For the 1960 model year LaVache developed a successor to the fourth generation LV Premier Executive. Given the dawn of the space race between the United Spades of Arthritis and the Untitled Soviet Submarine Retailers LV marketing thought looong and hard of a suitably snazzy name, and eventually settled on the Ramjet suffix (the Premier Executive name was dropped with the second generation in 1967). Mechanically it wasn’t all too different from the predecessor, but in order to save some costs it was chosen to abandon the old 381cui V8 for a 400cui V6 that made exponentially more torque at low rpm and was some 38lbs lighter despite the ridiculous bore size. Naturally those early incarnations of the stupid but functional Bigblock V6 had some issues with smoothness, most of which were gradually being resolved over the years. The original 400cui V6 produced a claimed 348hp and 476lb-ft (SAE Gross), so more like 270hp and 390lb-ft as installed in the car. The car didn’t see very many changes throughout its production run, in 1962 the by now horribly outdated tailfins disappeared, and in 1964 the engine was bored out to 444cui, resulting in 385hp and 518lb-ft. For marine applications there was even a twin-supercharged variant with 550hp and 800lb-ft of pushing power.
[creators note: it is virtually impossible to fit a V6 with these kind of dimensions (120x107mm bore/stroke) into any existing body, so the car you see here has an inline 6 with identical specifications because that’ll fit no problem at all]

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As promised, here is the facelifted Skywarp.

Many things were done to the car, the front and rear fascias have been restyled to be both more modern and more aerodynamic, there is also a new dashboard with better materials sourced from LV’s parent company and it now has TWO airbags. Other changes include a new all-aluminum V6 that isn’t much more powerful than the old cast iron turd, but much more efficient and lighter thanks to greatly reduced internal friction and Multipoint fuel injection.

The Turbo models were unfortunately dropped, due to… “environmental reasons” :wink:. The naturally aspirated RT4 S however remains, now with a 3.6L DOHC V6 that makes 281bhp still paired to a 5-speed manual transmission. It is considerably sportier than before, effectively being a Turbo II with a lighter, slightly less powerful engine while retaining all the chassis upgrades.

ST2 - base model with basic trim and basic performance
2.8L SOHC V6, 155hp, 180lb-ft, 2844lbs, 5MT or 4AT, RWD, 133mph, $14,340 (1989-1996)

ST3 - mid range model, just better overall.
3.2L SOHC V6, 185hp, 210lb-ft, 2930lbs, 5MT or 4AT, RWD, 140mph, $16,760 (1989-1996)

ST4 - luxury trim, comes fully equipped as standard.
3.6L SOHC V6, 210hp, 233lb-ft, 3260lbs, 4AT, RWD, 148mph, $19,850 (1989-1996)

RT4 S - sports model with upgraded suspension and a DOHC engine
3.6L DOHC V6, 282hp, 259lb-ft, 3018lbs, 5MT, RWD, 164mph, $22,830 (1990-1996)





In 1972 the third generation of LVs Full-Size Ramjet was released. Effectively identical to the previous model, it had a redesigned body and some minor improvements to the drivetrain. Due to environmental reasons the compression ratios of all engines had to be lowered. Coupled with the new SAE NET horsepower ratings the output of the base model with the 359cui V6 dropped to 220hp and 329lb-ft fitted with a two-barrel carburetor. 359s equipped with the HO four-barrel carb included in the tow package made 230hp and 338lb-ft.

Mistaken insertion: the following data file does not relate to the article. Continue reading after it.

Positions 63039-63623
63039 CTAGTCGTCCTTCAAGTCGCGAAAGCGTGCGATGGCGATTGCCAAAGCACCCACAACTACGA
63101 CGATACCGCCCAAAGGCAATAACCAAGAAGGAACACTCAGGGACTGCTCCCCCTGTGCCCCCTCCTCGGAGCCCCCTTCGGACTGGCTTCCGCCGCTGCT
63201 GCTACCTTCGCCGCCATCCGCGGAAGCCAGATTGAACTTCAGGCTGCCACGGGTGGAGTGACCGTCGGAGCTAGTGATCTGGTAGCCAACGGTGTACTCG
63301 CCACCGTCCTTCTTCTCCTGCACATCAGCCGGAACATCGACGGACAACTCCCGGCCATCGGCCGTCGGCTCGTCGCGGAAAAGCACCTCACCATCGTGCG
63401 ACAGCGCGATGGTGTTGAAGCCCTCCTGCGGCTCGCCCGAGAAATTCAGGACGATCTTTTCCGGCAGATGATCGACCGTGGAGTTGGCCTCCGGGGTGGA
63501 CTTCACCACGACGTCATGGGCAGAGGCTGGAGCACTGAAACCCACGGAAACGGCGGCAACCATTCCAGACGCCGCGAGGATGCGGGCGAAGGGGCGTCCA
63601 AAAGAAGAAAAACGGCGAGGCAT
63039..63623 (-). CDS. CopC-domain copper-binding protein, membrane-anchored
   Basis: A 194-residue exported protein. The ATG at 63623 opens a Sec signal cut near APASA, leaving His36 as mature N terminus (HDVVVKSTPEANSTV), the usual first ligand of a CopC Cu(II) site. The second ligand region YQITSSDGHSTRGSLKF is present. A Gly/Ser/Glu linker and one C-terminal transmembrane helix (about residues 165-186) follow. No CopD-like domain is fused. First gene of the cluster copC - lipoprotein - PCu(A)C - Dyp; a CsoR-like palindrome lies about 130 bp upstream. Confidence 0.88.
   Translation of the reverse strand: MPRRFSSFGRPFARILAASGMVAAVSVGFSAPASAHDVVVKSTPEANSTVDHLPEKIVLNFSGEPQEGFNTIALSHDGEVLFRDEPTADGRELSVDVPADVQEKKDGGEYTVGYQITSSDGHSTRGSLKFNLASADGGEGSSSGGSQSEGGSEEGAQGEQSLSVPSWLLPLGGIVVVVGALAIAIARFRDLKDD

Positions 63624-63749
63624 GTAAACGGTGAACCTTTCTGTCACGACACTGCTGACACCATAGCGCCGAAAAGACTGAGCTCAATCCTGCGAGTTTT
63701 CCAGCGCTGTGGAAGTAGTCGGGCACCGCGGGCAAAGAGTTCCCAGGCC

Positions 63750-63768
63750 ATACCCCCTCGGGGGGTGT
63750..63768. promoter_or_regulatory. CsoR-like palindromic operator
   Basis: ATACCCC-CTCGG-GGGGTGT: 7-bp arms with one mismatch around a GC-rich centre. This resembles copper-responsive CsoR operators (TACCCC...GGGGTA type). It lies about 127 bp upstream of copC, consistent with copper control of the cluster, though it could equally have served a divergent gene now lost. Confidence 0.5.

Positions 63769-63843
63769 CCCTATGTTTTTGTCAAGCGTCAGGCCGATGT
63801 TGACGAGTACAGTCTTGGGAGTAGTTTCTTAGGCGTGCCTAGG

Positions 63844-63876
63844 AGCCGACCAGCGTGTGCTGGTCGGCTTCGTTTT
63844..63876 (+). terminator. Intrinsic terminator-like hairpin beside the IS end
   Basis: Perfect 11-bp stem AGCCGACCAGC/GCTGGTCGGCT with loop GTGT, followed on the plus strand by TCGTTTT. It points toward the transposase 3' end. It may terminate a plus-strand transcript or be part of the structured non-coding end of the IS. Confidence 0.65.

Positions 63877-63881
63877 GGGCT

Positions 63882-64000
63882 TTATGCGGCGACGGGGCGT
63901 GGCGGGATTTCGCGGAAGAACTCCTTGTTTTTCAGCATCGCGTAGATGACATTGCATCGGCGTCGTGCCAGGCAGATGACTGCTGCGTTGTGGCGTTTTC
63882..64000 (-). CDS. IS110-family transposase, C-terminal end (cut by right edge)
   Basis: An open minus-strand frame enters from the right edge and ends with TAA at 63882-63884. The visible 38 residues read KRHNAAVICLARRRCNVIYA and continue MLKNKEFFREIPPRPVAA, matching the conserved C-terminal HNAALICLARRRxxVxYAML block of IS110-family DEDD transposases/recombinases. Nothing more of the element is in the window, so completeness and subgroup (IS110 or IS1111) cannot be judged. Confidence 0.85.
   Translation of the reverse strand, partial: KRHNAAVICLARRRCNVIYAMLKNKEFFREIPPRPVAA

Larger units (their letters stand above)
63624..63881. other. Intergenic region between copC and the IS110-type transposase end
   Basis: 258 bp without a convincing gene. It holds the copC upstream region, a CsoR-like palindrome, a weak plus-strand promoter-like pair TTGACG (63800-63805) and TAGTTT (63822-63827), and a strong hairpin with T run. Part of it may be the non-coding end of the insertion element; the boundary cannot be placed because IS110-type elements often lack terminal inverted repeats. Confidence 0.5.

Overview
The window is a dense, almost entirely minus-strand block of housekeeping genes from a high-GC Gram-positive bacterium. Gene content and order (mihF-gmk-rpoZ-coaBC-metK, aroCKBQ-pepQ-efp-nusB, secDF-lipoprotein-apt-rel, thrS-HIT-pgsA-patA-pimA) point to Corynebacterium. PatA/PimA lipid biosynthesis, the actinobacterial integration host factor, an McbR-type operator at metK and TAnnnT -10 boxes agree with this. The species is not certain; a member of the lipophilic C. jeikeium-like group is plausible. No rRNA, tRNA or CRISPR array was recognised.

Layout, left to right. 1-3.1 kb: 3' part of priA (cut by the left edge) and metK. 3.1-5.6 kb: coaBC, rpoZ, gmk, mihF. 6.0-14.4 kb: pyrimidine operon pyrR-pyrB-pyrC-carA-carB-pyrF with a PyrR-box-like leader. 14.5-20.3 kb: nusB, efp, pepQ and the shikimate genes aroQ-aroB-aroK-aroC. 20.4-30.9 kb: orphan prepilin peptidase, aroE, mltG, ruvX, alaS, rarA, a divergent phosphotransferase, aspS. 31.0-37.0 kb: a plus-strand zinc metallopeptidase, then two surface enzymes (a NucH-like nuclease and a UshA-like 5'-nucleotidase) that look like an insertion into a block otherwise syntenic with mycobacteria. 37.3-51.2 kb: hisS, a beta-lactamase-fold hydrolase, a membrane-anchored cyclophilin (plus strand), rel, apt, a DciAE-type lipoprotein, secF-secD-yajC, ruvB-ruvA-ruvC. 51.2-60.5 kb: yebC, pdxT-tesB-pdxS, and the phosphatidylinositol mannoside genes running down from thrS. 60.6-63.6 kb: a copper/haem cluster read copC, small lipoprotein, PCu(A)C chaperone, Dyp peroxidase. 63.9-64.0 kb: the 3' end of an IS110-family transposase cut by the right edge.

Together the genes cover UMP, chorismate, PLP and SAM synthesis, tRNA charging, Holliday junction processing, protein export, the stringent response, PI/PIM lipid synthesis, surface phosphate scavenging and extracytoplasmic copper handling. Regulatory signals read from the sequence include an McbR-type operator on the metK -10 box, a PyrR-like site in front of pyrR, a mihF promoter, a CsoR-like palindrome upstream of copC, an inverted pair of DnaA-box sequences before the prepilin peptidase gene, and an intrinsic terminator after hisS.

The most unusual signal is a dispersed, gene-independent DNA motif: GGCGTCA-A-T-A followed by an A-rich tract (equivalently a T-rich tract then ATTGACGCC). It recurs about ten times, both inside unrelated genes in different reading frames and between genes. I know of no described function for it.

The optional 388, 422 and 444cui Big-Block V6 engines meanwhile could impress with one major upgrade: A small number of second generation Ramjets fitted with the 444cui engine were equipped with electronic Bendix fuel injection instead of the standard four-barrel carburetor. While the system was fairly unreliable, LV developed a new, simplified mechanical fuel injection system for the 1972 model year Big-Block V6. As a result the 388, 422 and 444 only suffered minor power losses from the more stringent emissions regulations. All BBV6s also had a Hyper-Trak™ limited-slip differential. Each engine was also available in the Ramjet Taureau Estate.

Ramjet 359:
359cui (5.9L) OHV V6, 220-230hp, 329lb-ft, 4286-4632lbs, 3AT, RWD, 128mph (1972-1976)

Ramjet 388:
388cui (6.35L) OHV V6, MFI, 267hp, 377lb-ft, 4410-4725lbs, 3AT, RWD, 138mph (1972-1977)

Ramjet 422:
422cui (6.9L) OHV V6, MFI, 298hp, 414lb-ft, 4460-4775lbs, 3AT, RWD, 144mph (1972-1977)

Ramjet 444:
444cui (7.3L) OHV V6, MFI, 318hp, 477lb-ft, 4531-4824lbs, 3AT, RWD, 148mph (1972-1975)

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1996 was another important year for LaVache HC as not only did the highly anticipated successor to the immensely popular Skywarp finally arrive, but also a completely new type of car never before seen from LaVache: a front-wheel-drive economy car called the Thundercracker. The platform was shared with a number of small IMP models, but was reworked and given sophisticated double-wishbone front suspension for better roadholding. The key attraction though was a miniscule V6 engine, as it is mandatory for all LVs to have a V6 engine. It came in five different flavours and displacements from 1.7L to 2.1L with either a single overhead camshaft and two valves per cylinder or DOHC with 24 valves and made between 95 and 165hp. The trim levels were the basic STE, with very little equipment, narrow tires and long gear ratios for maximum economy, the STV and STL with reasonable accommodations and more acceleration friendly gear ratios as well as the upmarket RTX and sporty RTS, both of which had 2.1L DOHC engines. For a while, both the RTX and the RTS were also available as two-door coupes.

STs basically all look the same, while RTs have unique bumpers and tailgate.

Thundercracker STE: E is for Economy
1.7L SOHC V6, 97hp, 103ft-lb, 2226lbs, 5MT, FWD, $10,300, 1996-2006

Thundercracker STV: V is for Value
1.9L SOHC V6, 110hp, 118ft-lb, 2611lbs, 5MT/4AT, FWD, $11,700, 1996-2006

Thundercracker STL: L is for Louvers (optional)
2.1L SOHC V6, 125hp, 129ft-lb, 2717lbs, 5MT/4AT, FWD, $12,850, 1996-2006

Thundercracker RTX: X is for Xtreme, because this is the 90s
2.1L DOHC V6, 140hp, 144ft-lb, 2785-2831lbs, 5MT/4AT, FWD, $15,300-$15,800, 1996-2006 (Coupe: 1996-2001)

Thundercracker RTS: S is for Sour Cream
2.1L DOHC V6, 165hp, 153ft-lb, 2830-2878lbs, 6MT/4AT, FWD, $17,400-$17,600, 1997-2003 (Coupe: 1997-2001)